Salad principles are simple: clean, dry, ultra-fresh lettuce, and a straightforward dressing to help wilt that lettuce just enough to make it palatable.

But while they may be minimal, there’s an art to mastering the classic side dish. It’s easy

Salad Principles, Part 1: Clean, Dry Greens

You gotta dry your greens, kids.

I do buy boxed greens, especially baby spinach for smoothies, because spinach is annoying to clean. But there is tremendous variety in the plants that one can serve—thoroughly cleaned, spun dry, lightly crisped, refreshingly cold—in this thing called Salad.

Two possible approaches to dinner salads

Click for a great guide to making your own salad mixes from Bon Appetit.

If you do make your own mixes, and/or are lucky enough to get lettuce from a garden or local farmer, you need to wash the greens in 3-4 changes of water. Only when the washing water is clear—you won’t believe the interesting things that get caught in the folds of lettuce—do you then subject your leaves to a hearty spin. If there are any kids around, they LOVE this part. Make them salad spinners in chief. Then wrap the dry greens in a clean kitchen towel, and put the towel in a plastic bag. Voila! Salad, ready to be dressed, every night.

Don’t be tempted to just tear off a leaf or two and throw it in a bowl with some dressing. The greens get crisper when they’ve been washed and dried, and there’s also the critter/dirt factor. Biting into grit is a nasty experience.

Salad Principles, Part 2: A Simple Dressing

Salad dressing is so easy to make, and you can tailor it perfectly to whatever you’re serving. The flavor’s in the fat, as many a cook will tell you. A small bit of top quality olive oil cut with an even smaller amount of acid, whether of the citrus or vinegar families, turns a bout of dutiful roughage chewing into a sensual palate cleanser. That’s the goal, right? Nourishing the senses and the body at once.

But do not, under any circumstances, buy salad dressing. It’s got weird stuff in it. Have you ever in your life thought, “I’m REALLY craving some xantham gum!”?

And salad dressing is so ridiculously easy. The simplest of all is the classic French vinaigrette. My kitchen-stained and ancient copy of The Silver Palate Good Times cookbook contains this easy to remember formula, know as the four people needed to make a vinaigrette:

  • A miser with the vinegar
  • A spendthrift with the oil
  • A wise woman with the salt
  • A madman with the pepper

Pretty self-explanatory. Be stingy with the vinegar or citrus juice, generous with the oil. The standard ratio is 1:3, but 1:4 on up to 1:8 can yield a superb dressing. Salt and pepper are very much to taste, but in general exercise a judicious hand with the former and a free hand with the latter.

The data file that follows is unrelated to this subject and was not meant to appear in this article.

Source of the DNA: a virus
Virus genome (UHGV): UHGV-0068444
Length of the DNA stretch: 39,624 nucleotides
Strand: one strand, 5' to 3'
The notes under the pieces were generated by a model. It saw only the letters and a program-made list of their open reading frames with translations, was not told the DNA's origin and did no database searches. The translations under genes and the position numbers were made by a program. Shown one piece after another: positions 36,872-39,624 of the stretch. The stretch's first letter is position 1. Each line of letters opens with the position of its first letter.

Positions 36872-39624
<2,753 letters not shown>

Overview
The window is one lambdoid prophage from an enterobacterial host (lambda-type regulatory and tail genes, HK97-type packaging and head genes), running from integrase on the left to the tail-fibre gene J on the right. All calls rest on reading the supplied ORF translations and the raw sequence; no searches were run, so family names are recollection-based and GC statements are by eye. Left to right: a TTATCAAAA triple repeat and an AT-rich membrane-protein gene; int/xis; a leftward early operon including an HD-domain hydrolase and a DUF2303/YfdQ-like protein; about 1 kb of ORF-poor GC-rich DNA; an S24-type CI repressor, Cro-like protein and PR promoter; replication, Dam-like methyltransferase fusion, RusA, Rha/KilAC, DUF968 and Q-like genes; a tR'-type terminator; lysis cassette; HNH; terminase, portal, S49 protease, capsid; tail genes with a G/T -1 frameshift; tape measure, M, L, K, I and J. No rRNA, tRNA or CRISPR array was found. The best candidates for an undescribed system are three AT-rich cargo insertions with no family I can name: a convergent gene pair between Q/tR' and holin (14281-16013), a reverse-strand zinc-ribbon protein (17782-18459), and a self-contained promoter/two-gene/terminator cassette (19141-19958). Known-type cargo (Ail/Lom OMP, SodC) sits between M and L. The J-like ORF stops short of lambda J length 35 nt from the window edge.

Now, let’s say you see a dandy looking salad in some magazine. Just keep your salad principles in mind and check that acid to oil ratio. I often see recipes where acid and oil are mixed in equal amounts, a guarantee of soggy, lackluster greens overpowered by too much pucker-making liquid.

Salad Principles, Part 3: No Water. EVER.

Even worse, sometimes salad dressing recipes call for water. NEVER DO THIS. If you see a salad recipe that looks attractive but has water and/or a high proportion of liquid that’s not oil in the salad dressing, I beg you to NOT USE THE WATER and scale liquid way back to the minimum 3 parts oil to one part liquid proportion.

Wilted, wet greens are gross. I love water to drink; it is absolutely the worst thing in the world to add to a bowl of raw vegetables. Lettuce and other leaves—spinach, chard, arugula—are delicate. A mixture of oil, salt, and acid wilts your greens a little, making them a more manageable volume to eat. Water just drowns them. Yuk.

This is what simple vinaigrette looks like before adding pieces of flair and greens to it. NO WATER.

Vinaigrette made according to salad principles, with greens and tomatoes standing by.

The exception to the no water rule is some Asian salad dressings. Often, by the time you add soy sauce and a little liquid sweetener (often the rice-based wine mirin), you are ending up with a dressing on the liquid side. Keep in mind that many Asian salads feature naturally crisp and sturdy veggies like cabbage and carrots, and some protein and/or noodles, all of which can stand up to a hearty pour. But delicate lettuce is miserable if it gets wet. That’s why we say someone wilts under pressure. We don’t mean they become delicious. We mean they become a mess.

Salad Principles, Part 4: Adapting Recipes.

The rule with following a salad dressing recipe: Be careful. Recipes that yield a large amount of salad dressing often are meant to be used sparingly, so don’t dump it all in your bowl. Add a small amount, toss gently but joyfully, and only then, after you’ve tasted and determined that you need a little more, add some. And for those folks who think soggy food is awesome, bring the extra to the table in a cruet and let them trash their own meal. Enable if you must, but set a good example.

For those who like to see proportions spelled out, I offer the following recipe, cautioning that it is meant to be adapted to your taste. Steve’s favorite vinaigrette, which he makes fresh every time he’s in charge of salad, has pesto. I am fond of a bite-y fine mustard, like Dijon or an artisan one we pick up someplace or other. Artisan mustard is cool stuff. Either substance (not both, please) adds a nice bang of flavor to your greens, and, while optional, I feel that without them, the salad’s a little naked and edging into “Eat the Damn Thing, It’s Good For You” territory. I find the surest way to not eat something is because I Should. The best way is because I Want. Experiment away and discover the combo that is unmistakably yours.